5 reasons to visit the Bavarian Alps in spring

5 reasons to visit the Bavarian Alps in spring

Everyone knows Bavaria as a winter wonderland, replete with some of Europe’s best ski runs, stunning snow-capped mountain vistas and of course fine ales, but there’s much more to this splendiferous region than can fit into one season alone.

As the blooms burst from the ground in a riot of colour, feeding off the rich spring thaw, here’s 5 reasons to visit the Bavarian Alps in spring.

#1 Breathe the fresh air on a majestic mountain hike

As the valleys fill with oh-so green grass and wildflowers, many of Bavaria’s peaks remain dusted in snow; those who choose to hike Bavaria in spring are treated to stunning views and clear mountain air.

As spring thaw is ongoing, it’s worth choosing hiking trails where you can stride alongside gushing rivers, such as Höhentalklamm (Hell Valley Gorge). Following the route carved by the river over millennia, hikers pass through tunnels and catwalks while looking upon the Zugspitze, Germany’s highest peak.

#2 Wonder at Nuremberg’s Blue Night festival

Nuremberg’s Blue Night, occurring in May, draws thousands of visitors from around the world each year. By night, the city is bathed in a blue glow as churches, museums and public buildings become the canvas for original and spectacular light art.

Dubbed Nuremberg’s ‘long night of art’ the festival also includes some 250 artistic and cultural side events, making for one huge outpouring of artistic fun for the whole family.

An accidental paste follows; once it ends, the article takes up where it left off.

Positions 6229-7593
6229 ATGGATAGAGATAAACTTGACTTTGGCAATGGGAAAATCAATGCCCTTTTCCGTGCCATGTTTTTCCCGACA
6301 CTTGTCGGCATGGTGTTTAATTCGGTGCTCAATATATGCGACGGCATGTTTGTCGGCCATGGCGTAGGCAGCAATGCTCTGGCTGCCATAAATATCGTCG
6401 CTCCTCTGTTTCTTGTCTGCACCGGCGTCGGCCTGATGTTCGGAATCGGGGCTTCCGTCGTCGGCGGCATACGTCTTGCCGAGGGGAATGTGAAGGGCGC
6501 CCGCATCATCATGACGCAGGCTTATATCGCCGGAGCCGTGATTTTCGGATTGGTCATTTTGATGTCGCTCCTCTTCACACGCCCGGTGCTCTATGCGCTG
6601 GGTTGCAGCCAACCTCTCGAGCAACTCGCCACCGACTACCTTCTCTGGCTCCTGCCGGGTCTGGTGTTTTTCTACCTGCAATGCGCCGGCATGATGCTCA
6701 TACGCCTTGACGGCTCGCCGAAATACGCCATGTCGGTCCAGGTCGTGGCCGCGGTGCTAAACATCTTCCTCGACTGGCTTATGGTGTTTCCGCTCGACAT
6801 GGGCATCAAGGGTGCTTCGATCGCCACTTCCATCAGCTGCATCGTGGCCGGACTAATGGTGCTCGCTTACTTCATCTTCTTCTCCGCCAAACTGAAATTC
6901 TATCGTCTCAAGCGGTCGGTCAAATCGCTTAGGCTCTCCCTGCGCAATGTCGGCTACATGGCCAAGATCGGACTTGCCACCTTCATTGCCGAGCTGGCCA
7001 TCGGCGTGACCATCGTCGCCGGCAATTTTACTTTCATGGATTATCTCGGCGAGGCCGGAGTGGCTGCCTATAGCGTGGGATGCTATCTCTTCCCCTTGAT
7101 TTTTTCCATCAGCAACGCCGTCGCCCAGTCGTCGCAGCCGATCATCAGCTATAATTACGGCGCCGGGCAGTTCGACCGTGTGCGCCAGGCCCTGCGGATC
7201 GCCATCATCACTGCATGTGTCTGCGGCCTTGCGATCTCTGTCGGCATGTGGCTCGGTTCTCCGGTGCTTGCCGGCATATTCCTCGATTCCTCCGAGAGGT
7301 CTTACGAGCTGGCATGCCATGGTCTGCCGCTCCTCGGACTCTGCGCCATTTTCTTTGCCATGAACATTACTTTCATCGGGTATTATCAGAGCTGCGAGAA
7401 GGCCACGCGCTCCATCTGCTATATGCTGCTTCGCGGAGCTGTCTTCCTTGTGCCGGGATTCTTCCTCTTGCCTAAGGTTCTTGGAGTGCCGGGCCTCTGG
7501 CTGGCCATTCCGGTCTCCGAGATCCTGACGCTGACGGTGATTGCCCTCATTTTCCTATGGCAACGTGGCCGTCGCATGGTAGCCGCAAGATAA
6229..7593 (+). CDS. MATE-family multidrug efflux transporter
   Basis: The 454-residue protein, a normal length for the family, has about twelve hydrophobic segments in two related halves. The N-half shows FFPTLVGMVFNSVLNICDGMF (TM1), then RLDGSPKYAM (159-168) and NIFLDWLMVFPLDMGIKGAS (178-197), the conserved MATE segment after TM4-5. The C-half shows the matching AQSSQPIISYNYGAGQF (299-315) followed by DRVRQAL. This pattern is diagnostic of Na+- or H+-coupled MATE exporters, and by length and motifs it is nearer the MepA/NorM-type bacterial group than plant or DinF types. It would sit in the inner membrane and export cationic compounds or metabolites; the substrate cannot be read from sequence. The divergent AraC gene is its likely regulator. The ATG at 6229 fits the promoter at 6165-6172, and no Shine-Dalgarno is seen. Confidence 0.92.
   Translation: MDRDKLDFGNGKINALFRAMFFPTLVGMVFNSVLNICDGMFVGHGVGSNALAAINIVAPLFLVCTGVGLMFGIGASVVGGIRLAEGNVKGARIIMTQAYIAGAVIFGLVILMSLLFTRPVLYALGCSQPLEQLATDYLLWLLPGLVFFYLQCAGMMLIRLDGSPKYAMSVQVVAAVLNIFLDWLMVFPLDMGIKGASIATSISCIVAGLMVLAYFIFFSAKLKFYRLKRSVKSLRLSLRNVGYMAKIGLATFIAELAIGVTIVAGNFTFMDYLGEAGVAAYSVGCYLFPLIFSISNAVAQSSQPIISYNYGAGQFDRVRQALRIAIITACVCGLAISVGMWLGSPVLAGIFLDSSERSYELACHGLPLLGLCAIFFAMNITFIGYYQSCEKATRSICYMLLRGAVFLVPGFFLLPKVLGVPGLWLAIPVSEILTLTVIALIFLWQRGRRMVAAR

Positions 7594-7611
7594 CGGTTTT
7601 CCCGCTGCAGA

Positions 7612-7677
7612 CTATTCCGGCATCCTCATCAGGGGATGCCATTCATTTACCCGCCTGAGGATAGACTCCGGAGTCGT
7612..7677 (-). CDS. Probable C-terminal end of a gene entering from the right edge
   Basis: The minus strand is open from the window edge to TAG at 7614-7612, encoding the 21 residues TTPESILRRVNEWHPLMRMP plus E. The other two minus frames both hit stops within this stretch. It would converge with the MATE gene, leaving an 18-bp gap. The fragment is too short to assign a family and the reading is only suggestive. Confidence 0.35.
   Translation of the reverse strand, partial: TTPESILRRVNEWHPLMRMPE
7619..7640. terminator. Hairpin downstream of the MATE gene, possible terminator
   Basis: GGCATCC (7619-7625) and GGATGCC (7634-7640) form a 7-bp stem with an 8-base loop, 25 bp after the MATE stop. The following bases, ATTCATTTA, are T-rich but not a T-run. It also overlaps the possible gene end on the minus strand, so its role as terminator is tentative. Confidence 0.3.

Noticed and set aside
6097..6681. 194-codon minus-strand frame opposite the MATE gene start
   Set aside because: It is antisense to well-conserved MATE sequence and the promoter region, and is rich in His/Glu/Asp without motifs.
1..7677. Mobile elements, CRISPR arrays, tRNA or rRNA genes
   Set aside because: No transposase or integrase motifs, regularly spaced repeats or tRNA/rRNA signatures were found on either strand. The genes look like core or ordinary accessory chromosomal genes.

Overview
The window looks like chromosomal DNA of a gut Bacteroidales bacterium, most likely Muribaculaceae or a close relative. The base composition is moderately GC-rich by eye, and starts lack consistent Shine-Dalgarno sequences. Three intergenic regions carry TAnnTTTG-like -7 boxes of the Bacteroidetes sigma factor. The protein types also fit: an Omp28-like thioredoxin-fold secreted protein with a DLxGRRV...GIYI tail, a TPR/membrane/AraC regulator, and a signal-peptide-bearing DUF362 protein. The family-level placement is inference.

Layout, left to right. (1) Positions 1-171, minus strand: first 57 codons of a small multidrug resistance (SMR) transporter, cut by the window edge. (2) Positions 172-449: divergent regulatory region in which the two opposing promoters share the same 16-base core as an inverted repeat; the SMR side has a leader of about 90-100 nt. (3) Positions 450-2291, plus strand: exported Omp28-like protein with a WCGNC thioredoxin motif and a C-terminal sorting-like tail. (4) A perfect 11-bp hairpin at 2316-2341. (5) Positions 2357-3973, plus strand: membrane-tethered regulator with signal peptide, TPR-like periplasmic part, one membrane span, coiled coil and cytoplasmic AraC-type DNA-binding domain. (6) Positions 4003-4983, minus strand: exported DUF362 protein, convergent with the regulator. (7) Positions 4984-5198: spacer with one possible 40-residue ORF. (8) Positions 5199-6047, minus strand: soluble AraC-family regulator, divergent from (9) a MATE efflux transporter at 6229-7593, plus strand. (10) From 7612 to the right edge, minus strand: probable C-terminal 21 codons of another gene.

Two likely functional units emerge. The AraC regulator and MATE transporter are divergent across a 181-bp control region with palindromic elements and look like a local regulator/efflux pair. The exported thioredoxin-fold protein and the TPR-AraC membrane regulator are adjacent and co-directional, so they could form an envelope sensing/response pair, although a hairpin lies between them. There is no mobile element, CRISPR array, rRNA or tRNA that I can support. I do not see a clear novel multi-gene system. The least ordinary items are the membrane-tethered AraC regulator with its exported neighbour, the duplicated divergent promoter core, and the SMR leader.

#3 Listen in on Munich’s ‘Long Night of Music’

Munich’s Long Night of Music is a must for lovers of sound and sweet tunes. The streets thrum to musical styles from around the world. From jazz to rock, polka to calypso, and folk to sitar – the globe’s musicians fill Munich to bursting.

#4 Where three rivers meet – Passau

Passau can lay claim to a prestigious location, a point where the Danube, the Inn and the Ilz rivers meet. As a byproduct, this beautiful town close to the Austrian border features a stunning mix of different architectural styles – from gothic to neo-classical – while the town’s St Stephens Cathedral features the largest organ of any Catholic church in the world.

#5 Bavaria on two wheels a grand tour

Bavaria really is a cyclists’ paradise. From quaint country lanes beside still mountain lakes, to heart-stopping mountain bike trails, visitors can expect to find a ride to suit their experience level and interests. Many visitors to Bavaria will often split up their grand tour into a series of smaller rides with particular themes. Love food? Choose a day ride through Munich or Passau and surrounds to sample the best in Bavarian food and wine. Need an adrenalin fix? Fly down the trails of the Berchtesgaden region – home to some of Europe’s most challenging routes.

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Written by Daniel Ferguson

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